Last week I asked if you…
Could imagine approaching every money decision and choice with unabashed confidence because you know beyond the shadow of doubt that money has your back and wants the best for you?
I am going to go out on a limb here and boldly say that the degree to which you said “yes” is directly tied to one word: Trust
Trust has so many dimensions to it, right?
In other words, the same dynamics of trust that exist in your relationship with yourself and in your relationship with your partner are the same as what needs to be present in your relationship with money.
Most couples tend to dismiss this overlap. I wish they wouldn’t; and, if you and your mate are dismissing it, I wish you wouldn’t.
Because when you do, you miss out on an opportunity to get a lot of things “right” – both when it comes to money, in general, and when it comes to love and money, specifically.
In keeping with my promise from last week, here are the remaining four ways to foster more intimacy – with yourself, your mate and your money – so that you can deepen your connection with your mate and get more from your money:
5) Money flourishes in the mundane
There are some within my industry that thrive on you being attracted to the notion that financial success is all about the sexy headliners – the latest IPO; picking the latest top-performing mutual fund; focusing on what the market did (or didn’t do) yesterday and such.
But the truth is far less exciting. A good portion of your financial success rests in the aspects of money that are rather unsexy in the minds of most — like your systems and structure, and using tools that match your money style and personality.
This matters because in much the same was as you don’t measure the strength and intimacy of your relationship on one day – like Valentine’s Day – the same is true when it comes to money. The “small,” daily choices matter more than the grand one-off events or days.
6) Money needs you to have meaningful rituals
Given that you practice rituals every day, in other areas of you life, it seems only natural to create financial rituals. Yet, I am always amazed at the resistance I get to my suggestion to create rituals around how you relate to money. Usually, the push back is that rituals are constricting and zap any spontaneity or creativity.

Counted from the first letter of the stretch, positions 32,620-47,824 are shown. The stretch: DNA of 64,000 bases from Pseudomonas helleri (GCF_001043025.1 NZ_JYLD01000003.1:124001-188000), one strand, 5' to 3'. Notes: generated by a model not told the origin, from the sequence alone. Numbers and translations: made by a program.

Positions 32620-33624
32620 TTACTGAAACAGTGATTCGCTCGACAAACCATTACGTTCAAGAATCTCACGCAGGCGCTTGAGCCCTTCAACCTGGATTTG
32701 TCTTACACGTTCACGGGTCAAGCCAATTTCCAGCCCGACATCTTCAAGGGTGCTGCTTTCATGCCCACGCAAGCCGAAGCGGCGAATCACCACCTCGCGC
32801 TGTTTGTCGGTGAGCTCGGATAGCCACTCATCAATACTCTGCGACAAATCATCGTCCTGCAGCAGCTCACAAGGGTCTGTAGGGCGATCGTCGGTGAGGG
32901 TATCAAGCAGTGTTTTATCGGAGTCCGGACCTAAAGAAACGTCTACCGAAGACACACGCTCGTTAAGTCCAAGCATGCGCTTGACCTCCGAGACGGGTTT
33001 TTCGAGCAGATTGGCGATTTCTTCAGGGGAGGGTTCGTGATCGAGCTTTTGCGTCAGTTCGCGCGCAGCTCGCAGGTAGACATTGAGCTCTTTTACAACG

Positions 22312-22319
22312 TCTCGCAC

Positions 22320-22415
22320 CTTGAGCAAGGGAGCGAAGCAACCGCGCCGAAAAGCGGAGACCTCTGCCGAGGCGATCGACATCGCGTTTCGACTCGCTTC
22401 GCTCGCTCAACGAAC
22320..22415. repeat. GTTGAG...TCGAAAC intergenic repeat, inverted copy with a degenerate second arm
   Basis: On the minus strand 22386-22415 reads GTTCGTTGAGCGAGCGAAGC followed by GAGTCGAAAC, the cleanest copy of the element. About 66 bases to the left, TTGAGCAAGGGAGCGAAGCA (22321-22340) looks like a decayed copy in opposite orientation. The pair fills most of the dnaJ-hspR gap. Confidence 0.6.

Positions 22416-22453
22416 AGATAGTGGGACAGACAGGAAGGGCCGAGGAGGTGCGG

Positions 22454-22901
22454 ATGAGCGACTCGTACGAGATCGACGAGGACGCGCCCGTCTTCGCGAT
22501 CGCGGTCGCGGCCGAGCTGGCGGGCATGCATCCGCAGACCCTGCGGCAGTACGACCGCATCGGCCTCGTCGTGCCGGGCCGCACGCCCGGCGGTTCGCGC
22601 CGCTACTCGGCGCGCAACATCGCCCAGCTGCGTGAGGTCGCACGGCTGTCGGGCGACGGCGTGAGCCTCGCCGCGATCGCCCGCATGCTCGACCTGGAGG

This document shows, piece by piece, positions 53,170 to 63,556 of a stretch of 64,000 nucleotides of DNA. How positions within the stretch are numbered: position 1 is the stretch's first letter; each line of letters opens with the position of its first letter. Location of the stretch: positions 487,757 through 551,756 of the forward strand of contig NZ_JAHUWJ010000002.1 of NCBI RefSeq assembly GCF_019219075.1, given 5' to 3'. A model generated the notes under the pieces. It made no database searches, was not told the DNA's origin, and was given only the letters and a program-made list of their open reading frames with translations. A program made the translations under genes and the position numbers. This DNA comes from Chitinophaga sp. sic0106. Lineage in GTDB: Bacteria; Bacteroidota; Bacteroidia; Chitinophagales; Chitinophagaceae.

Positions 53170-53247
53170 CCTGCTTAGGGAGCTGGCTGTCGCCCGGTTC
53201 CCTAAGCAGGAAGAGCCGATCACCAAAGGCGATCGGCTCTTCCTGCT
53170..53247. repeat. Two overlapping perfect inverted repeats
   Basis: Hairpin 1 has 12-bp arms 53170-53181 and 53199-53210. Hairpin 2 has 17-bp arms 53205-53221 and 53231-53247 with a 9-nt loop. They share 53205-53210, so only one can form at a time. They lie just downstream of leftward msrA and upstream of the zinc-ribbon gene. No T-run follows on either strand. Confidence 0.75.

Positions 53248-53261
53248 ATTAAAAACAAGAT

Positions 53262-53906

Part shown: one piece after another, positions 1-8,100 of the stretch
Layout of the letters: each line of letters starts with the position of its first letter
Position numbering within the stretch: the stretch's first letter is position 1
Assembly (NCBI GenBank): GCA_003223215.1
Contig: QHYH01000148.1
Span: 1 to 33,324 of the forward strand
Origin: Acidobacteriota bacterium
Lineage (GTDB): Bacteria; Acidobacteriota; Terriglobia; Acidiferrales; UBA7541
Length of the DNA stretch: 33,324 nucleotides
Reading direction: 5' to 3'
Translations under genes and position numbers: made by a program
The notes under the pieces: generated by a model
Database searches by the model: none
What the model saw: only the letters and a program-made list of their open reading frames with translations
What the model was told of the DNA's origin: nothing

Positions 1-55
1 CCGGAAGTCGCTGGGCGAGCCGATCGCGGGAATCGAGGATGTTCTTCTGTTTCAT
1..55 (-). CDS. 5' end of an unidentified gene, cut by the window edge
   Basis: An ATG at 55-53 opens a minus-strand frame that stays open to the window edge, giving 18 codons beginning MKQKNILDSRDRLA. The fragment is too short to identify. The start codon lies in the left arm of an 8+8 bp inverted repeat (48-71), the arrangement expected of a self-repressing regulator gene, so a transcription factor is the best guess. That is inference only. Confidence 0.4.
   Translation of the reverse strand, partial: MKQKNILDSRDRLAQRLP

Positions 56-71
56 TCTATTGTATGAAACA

But as you know from other areas of your life, there are simply some life principles you can’t refute, such as: what you schedule happens; what you measure grows; and how creativity thrives with a degree constraint.
This matters because when you shift from thinking rituals make for a boring life to instead seeing how they can actually enable you to live a more engage life, embracing the practice comes more easily.
7) Money reminds you to ask for what you want
What do you want from money; what do you want it to do for you; how do you want it to show up for you?
One of the things that is humbling about money is that a review of your banking, credit card and investment statements will reveal the assumptions you’ve made, along with your expressed and unexpressed expectations. And most importantly, it’ll expose if you’ve done a good job asking for what you want. You might need to chew on that for a moment.
This matters because money isn’t a mind reader; it needs direction.
Just like in your relationship, it’s only fair that you ask for what you want. Don’t leave it to your partner to figure out what you want or what will make you happy and then get mad when they miss the clues you’ve been dropping.
8) Money dislikes positive thinking
I am all for affirmations. But positive thinking, alone, will not get you far with anything, but especially where money is concerned. Money is all about behavior. It asks you to pay attention; to be intentional; to stay focused; and to express gratitude. It requires you to be engaged on a daily basis.
Money also requires you to observe – both what you can easily see as well as what is not so obvious.
This matters because a healthy relationship with money is just like a healthy relationship of any type: it is a by-product of the actions you take.
Life and love would be so much easier if the process of getting your own relationship with money “right” wasn’t fraught with emotions. But alas…
However, instead of wishing it were easier and different, try this: embracing it for what it is. In the process, let the goodness and messiness reveal ways in which you can practice more love, compassion and understanding to yourself and to your mate (the one you have or will have in the future).
You just might be pleasantly surprised by what you discover. You just might uncover the key to more intimacy – with yourself, your mate and your money. And, you just might realize that money really does have your back and wants what is best for you.
p.s. There is still time to register for the webinar I’m hosting this week Tuesday, February 23rd at 8pm ET. Click here to learn more and RSVP.
p.p.s. If you missed me on “Good Morning America” giving financial advice to a very lovely couple, click to view the segment.